Survival English by Peter Viney and John Curtin
In Memory of John Curtin
Note: This article is written with British spelling, though quotes from the books have American spelling.

The original version pre-dated Streamline and was originally written for courses at ACSE-London and published by Mary Glasgow Publications. When Mary Glasgow ceased promoting course books, John had trouble buying copies for his classes in Brazil, and mentioned the problem to Michael Boyd of Heinemann at a conference in Brazil.

Heinemann offered to re-publish the book in a new version. I was keen to see the book looking as good as possible, and suggested Shireen Nathoo as designer. Shireen had worked with my materials for years, including Grapevine II and Grapevine III. We discussed the look of the book at great length. We also decided to do it in American English.

Survival English icons What started off as a simple revision soon took on a life of its own, and the eventual book is very different indeed to the first MGP edition. As we were now working in two different countries (John in Brazil, me in England) we divided responsibilities and I rewrote the Student's Book. We already had a group of characters, but I was interested in tying them together more clearly. Our ideas had changed greatly, and the broadly functional framework of the first edition was enhanced by more emphasis on communication strategies and a greater emphasis on generative activities. We lost the gapped dialogues of the first edition, and instead highlighted key sentences in the texts and dialogues. We used photograph instead of cartoon, and employed professional actors to retain the humour. Anne Delestrée from Paris wrote the Survival Files, as well as the Workbook and revising the Teacher's notes. The whole book was framed in clear, single-page units for ease of use. We scrapped the original division into twenty topics in favour of seventy-two more sharply focussed units. Having spent the intervening years travelling extensively on business, I had a much better idea of what real situations were likely to arise. We chose six situational areas:




food & drink



Each unit was keyed to the situational area by a coloured symbol at the top of the page. Sometimes there was one symbol (the unit on 'Lost Baggage' - unit 33 is "Travel"), sometimes there were multiple symbols (unit 17 'Traveling Companions' is about socializing with strangers on a plane, so has two symbols, 'Travel' and 'Socializing.')

Original Survival English illustration 1  

Here is an example of a unit that was set in a similar situation in both versions. Two characters have just had dinner with the Managing Director. MGP version, page 22 "Hope you had a good time". You'll notice that in those politically-incorrect days, a character was seen smoking and there's a joke about drinking too much.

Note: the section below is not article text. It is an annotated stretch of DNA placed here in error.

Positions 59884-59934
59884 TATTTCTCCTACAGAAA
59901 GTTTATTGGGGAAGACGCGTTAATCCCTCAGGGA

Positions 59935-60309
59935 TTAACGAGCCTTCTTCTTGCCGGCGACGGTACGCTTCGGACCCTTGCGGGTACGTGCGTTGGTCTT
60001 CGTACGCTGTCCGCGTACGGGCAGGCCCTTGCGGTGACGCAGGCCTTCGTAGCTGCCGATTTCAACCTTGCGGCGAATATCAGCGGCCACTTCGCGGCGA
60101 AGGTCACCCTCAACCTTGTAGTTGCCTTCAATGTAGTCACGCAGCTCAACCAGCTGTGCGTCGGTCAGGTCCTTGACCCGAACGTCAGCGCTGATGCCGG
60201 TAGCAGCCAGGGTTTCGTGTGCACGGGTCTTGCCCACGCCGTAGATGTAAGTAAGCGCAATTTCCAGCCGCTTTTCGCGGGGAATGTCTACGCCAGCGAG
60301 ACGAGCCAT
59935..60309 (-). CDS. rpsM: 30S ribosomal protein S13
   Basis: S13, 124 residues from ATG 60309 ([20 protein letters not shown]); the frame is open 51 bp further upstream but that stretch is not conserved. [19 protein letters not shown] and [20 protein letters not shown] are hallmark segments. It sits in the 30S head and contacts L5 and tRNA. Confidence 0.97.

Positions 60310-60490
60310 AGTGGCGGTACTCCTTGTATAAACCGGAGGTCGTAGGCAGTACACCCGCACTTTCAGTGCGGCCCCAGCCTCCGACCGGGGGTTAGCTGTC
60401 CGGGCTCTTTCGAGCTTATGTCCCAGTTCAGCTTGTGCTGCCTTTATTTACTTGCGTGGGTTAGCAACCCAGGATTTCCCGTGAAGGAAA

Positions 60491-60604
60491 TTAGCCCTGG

Original Survival English illustration 2 Original Survival English illustration 3

Heinemann version, unit 21 "Courtesies". Alcohol and tobacco no longer feature. In this case, Wilbur's boss has fallen asleep out of sheer boredom (and we've seen the earlier part of the dinner party in unit 20, so we know why). There are very few units this similar! The woman in the photo is Valerie Gossage, who edited the Student's Book.
Survival English photo unit 21

Basic Survival by Peter Viney
Basic Survival was a response to the success of the first book, and we decided to write a 'prequel' - a lower level book that would lead into Survival English. Shireen Nathoo again designed the book. This time, I tied together the storyline a little more, and set it on the Pacific Rim. The story takes place in San Diego, Vancouver and Alaska (which made a change from the normal American settings). I was particularly pleased to be writing to locations that I had recently visited, and was able to use my own photographs in some places. This extract from unit 57 'Skagway' has my pictures on it. Basic Survival Unit 57

Location of story in Basic Survival

Map from unit 5

 'Baggage in Hall' - Basic Survival unit 5 The map in unit 5 'Baggage in Hall' shows where the story takes place.I was very pleased with the way we managed to combine a clear structural point (demonstratives) with a very real situation at the baggage carousel.




This time there are seven situational areas, spread over 60 units: Basic Survival icons


 I'm particularly proud of Basic Survival. There's a lot of humour / humor in the storyline too. Until we prepared the web site, I had never actually realised that this is the only course book I've done entirely on my own.



Survival Teacher's Files

These are loose-leaf so that extra material can be added. This was something I had always wanted to do. You can integrate the student pages with teacher's notes, your own notes, and perhaps pictures or pages from the photocopiable resource packs. For added convenience, the CD version of the audio materials can be stored in the file.


Basic Survival diagram

Survival Resource Packs

These resource packs, with photocopiable worksheets for paired activities were developed by Kevin Miller in Nagoya, Japan.

Survival Workbooks

Anne Delestrée prepared the Workbooks for both levels.

Survival Audio

Recordings are available on both CD and cassette.
Go To...

Survival English Page
Macmillan Heinemann ELT's Survival English Page


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©Peter & Karen Viney 1999.